An Employee Is Sexually Harassed but Doesn’t Want it Reported—NowWhat?
This scenario may be familiar: A staff member witnesses an employee being sexually harassed and reports it to management, or perhaps a manager witnesses the sexual harassment. When the witness tells the employee they are going to report the incident, the employee says they would prefer it not be reported. Whatever the employee’s reason, the employer faces a dilemma. Employers are legally required to provide their employees with safe work environments that are free of sexual harassment and are obligated to discipline any violators of the company’s anti-sexual harassment policy. In most cases, employers will conduct some form of an investigation into any allegations to determine whether further action is required. Obligation to Investigate Lack of cooperation or input from the allegedly sexually harassed individual may make it difficult to build evidence or to determine whether the conduct constitutes sexual harassment. Employers’ decisions to act in these circumstances should be based on the nature of the alleged conduct. There is no official boundary for egregious sexual harassment that must be investigated even if the alleged victim doesn’t wish to make an “official” complaint. Employers may differentiate based upon the severity of the allegations:
• If an employee allegedly gropes, makes an unwanted advance, exposes themselves, or commits quid pro quo harassment, the employer must investigate the incident regardless of whether the victim wants them to. Simply put, there is no “gray area”here. This type of conduct is too flagrant to ignore and can be a danger to other employees if permitted to continue. • On the other hand, if one employee says that a coworker made a sexual joke or crude hand gesture but doesn’t want to make a complaint on their own behalf, the employer may choose not to investigate. In instances where employers choose to pursue disciplinary action without cooperation from the allegedly sexually harassed individual, they may use the accounts of eyewitnesses, themselves included, during their investigations. Additionally, the harshness of the discipline (e.g., termination vs. suspension) is determined by the employer, not someone reporting sexual harassment. Important reminder: It is the employer’s obligation to determine whether an investigation is warranted. Those who make complaints or provide information should be assured that the employer will not tolerate any form of retaliation against them for participating in an investigation.
Legal information is not the same as legal advice. This content is offered for general informational and educational purposes only; it does not constitute legal advice or opinions. Moreover, the transmission or receipt of this information is not intended to create an attorney-client relationship between sender and receiver. If you want professional assurance that this information, and your interpretation of it, is appropriate to your particular situation, consult an attorney. ERP thanks James E. McGrath III, Esq. and Robert M.Tucker, Esq. from Putney,Twombly, Hall & Hirson LLP for contributing to this newsletter.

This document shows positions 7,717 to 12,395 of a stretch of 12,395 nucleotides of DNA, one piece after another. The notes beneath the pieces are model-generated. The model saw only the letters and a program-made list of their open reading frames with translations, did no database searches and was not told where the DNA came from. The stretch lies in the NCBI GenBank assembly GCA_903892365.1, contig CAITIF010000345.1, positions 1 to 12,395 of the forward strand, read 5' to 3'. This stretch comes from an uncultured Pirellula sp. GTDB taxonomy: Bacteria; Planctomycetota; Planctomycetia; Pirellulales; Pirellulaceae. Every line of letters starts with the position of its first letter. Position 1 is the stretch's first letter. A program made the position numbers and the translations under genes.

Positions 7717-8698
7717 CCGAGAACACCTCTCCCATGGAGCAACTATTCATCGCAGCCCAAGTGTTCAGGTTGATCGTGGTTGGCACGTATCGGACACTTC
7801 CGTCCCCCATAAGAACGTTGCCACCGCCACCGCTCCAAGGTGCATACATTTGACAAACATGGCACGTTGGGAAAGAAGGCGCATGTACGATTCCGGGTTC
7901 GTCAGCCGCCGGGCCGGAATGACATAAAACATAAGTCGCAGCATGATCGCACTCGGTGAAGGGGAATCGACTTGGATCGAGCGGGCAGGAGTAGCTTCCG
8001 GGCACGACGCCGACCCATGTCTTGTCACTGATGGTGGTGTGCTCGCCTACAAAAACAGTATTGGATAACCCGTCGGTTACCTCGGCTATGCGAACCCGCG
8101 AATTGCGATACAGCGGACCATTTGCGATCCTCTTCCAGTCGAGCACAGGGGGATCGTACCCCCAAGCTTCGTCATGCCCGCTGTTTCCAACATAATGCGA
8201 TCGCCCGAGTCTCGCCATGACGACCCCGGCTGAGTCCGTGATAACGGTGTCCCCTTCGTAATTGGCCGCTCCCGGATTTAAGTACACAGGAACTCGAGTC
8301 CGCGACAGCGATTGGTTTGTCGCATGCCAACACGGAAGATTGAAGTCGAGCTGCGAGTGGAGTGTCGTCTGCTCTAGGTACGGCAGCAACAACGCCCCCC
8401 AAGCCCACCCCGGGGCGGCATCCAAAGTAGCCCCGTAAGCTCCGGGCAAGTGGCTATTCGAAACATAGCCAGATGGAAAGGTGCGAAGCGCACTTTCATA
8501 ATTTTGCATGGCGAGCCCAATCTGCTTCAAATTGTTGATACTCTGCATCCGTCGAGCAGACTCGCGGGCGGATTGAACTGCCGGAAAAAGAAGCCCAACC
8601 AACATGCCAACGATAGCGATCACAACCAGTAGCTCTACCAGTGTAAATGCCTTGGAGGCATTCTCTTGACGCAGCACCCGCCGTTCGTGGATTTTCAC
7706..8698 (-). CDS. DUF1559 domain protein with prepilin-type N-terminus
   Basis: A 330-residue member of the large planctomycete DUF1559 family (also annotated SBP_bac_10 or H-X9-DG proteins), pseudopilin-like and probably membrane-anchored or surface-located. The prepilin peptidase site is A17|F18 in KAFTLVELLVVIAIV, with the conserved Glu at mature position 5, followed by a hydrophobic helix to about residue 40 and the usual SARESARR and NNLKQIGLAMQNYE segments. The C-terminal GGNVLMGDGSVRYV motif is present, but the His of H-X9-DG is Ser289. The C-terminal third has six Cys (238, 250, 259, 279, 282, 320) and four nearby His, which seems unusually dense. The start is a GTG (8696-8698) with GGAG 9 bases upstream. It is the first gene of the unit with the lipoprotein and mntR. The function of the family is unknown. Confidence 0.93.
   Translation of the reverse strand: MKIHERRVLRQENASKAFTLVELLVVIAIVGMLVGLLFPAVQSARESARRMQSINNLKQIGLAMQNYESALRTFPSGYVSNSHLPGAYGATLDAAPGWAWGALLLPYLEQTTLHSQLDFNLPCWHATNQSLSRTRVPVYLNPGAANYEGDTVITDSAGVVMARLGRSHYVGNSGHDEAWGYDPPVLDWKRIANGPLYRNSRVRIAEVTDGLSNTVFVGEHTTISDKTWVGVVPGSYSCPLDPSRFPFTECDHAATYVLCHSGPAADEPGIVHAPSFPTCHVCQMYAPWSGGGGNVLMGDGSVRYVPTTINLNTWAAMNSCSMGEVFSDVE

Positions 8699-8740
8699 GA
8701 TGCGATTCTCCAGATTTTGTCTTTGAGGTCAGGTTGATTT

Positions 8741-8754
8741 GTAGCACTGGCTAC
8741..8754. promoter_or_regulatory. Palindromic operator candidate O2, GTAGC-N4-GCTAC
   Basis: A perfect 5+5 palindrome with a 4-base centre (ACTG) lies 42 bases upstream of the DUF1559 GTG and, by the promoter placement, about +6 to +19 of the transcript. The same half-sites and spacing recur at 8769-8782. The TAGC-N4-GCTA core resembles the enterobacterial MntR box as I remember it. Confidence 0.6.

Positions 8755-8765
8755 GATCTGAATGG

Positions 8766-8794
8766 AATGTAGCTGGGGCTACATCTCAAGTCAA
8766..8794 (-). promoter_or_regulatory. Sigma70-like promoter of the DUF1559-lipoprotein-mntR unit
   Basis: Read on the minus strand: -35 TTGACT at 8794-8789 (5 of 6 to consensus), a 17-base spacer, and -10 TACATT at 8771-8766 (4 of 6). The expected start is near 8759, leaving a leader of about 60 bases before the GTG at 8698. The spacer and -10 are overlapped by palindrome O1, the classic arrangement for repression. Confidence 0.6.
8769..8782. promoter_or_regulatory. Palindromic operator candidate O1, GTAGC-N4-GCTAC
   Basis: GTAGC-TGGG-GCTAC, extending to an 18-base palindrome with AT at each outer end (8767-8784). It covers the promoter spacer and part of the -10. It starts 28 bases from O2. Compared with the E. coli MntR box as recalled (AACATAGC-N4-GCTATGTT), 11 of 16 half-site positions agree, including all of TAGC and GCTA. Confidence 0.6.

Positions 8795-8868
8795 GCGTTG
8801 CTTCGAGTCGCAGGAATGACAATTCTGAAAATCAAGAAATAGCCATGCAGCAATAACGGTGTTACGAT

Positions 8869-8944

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5 How to discipline an employee who has committed sexual harassment
Many factors must be taken into account when considering how to resolve an occurrence of sexual harassment. Considerations such as the specific nature of the offense, the relationship between the parties, and what outcome the complaining employee would be comfortable with make it ill-advised to have a“one-size-fits-all”discipline policy. While automatically terminating the offender may seem like the most straightforward approach, a one-strike rule may backfire. A strict policy could actually make some employees reluctant to report bad behavior. For example, if an employee just wants a colleague’s behavior to stop, they may not report it, knowing it may lead to termination. This could allow objectionable behavior to continue. In first-offense situations in which the infraction was not severe (i.e., an off-color joke or comment), dealers may consider resolving the issue by: • Ensuring that the employees do not interact with one another. However, use caution if moving the complaining employee to a new department or shift, as this can be perceived as retaliation.* • Having the offender complete training to ensure that their one- time violation stays that way.
If the offense was more serious, but not severe enough to warrant termination, suspension may be appropriate. Dealers who are considering suspending an employee should contact ERP to ensure that suspension does not violate wage and hour laws. For severe occurrences, dealers should consider terminating the offender, as allowing the individual to remain on staff may create an unsafe/hostile work environment.* Note: Carefully document the investigation and justify any disciplinary decision in order to protect the dealership against a potential claim of wrongful discharge.
Think and Wait before
An automobile dealership agreed to pay $2 million to settle a lawsuit in which a lot manager was alleged to have sexually harassed dozens of employees. The manager’s behavior allegedly included flagrant sexual comments, requests for oral sex, and regularly touching, grabbing, and biting employees’ buttocks and genitals. The suit also alleged that the dealership retaliated against employees who objected to the sexually hostile work environment. More than 50 employees received relief through the settlement, which also required the dealership to: - Implement policies and practices to ensure a work environment free of sexual harassment; - Evaluate its managers’compliance with anti-discrimination laws; - Hire a monitor to oversee the dealership’s efforts to provide a sexual harassment-free workplace; 6 *If an employee belongs to a union, check with counsel before taking any disciplinary action to ensure you are not violating the Collective Bargaining Agreement.
Dealership Pays $2 million to Settle Sexual Harassment Suit
- Provide regular anti-discrimination training to its employees and managers; and - Report other discrimination complaints to the EEOC for the duration of the decree.